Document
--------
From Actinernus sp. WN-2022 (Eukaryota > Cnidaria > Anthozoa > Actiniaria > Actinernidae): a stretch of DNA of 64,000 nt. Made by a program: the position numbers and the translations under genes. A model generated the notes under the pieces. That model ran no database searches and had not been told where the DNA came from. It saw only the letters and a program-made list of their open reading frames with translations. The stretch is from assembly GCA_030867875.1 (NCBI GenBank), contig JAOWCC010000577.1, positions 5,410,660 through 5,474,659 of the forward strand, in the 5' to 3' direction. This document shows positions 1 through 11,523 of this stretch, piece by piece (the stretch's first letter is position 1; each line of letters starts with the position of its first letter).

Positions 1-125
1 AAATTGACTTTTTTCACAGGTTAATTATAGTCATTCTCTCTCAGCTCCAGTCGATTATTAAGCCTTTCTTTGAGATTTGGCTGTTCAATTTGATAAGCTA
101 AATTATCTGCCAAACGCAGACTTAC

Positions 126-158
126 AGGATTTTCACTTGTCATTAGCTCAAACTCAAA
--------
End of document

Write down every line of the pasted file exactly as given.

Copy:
From Actinernus sp. WN-2022 (Eukaryota > Cnidaria > Anthozoa > Actiniaria > Actinernidae): a stretch of DNA of 64,000 nt. Made by a program: the position numbers and the translations under genes. A model generated the notes under the pieces. That model ran no database searches and had not been told where the DNA came from. It saw only the letters and a program-made list of their open reading frames with translations. The stretch is from assembly GCA_030867875.1 (NCBI GenBank), contig JAOWCC010000577.1, positions 5,410,660 through 5,474,659 of the forward strand, in the 5' to 3' direction. This document shows positions 1 through 11,523 of this stretch, piece by piece (the stretch's first letter is position 1; each line of letters starts with the position of its first letter).

Positions 1-125
1 AAATTGACTTTTTTCACAGGTTAATTATAGTCATTCTCTCTCAGCTCCAGTCGATTATTAAGCCTTTCTTTGAGATTTGGCTGTTCAATTTGATAAGCTA
101 AATTATCTGCCAAACGCAGACTTAC

Positions 126-158
126 AGGATTTTCACTTGTCATTAGCTCAAACTCAAA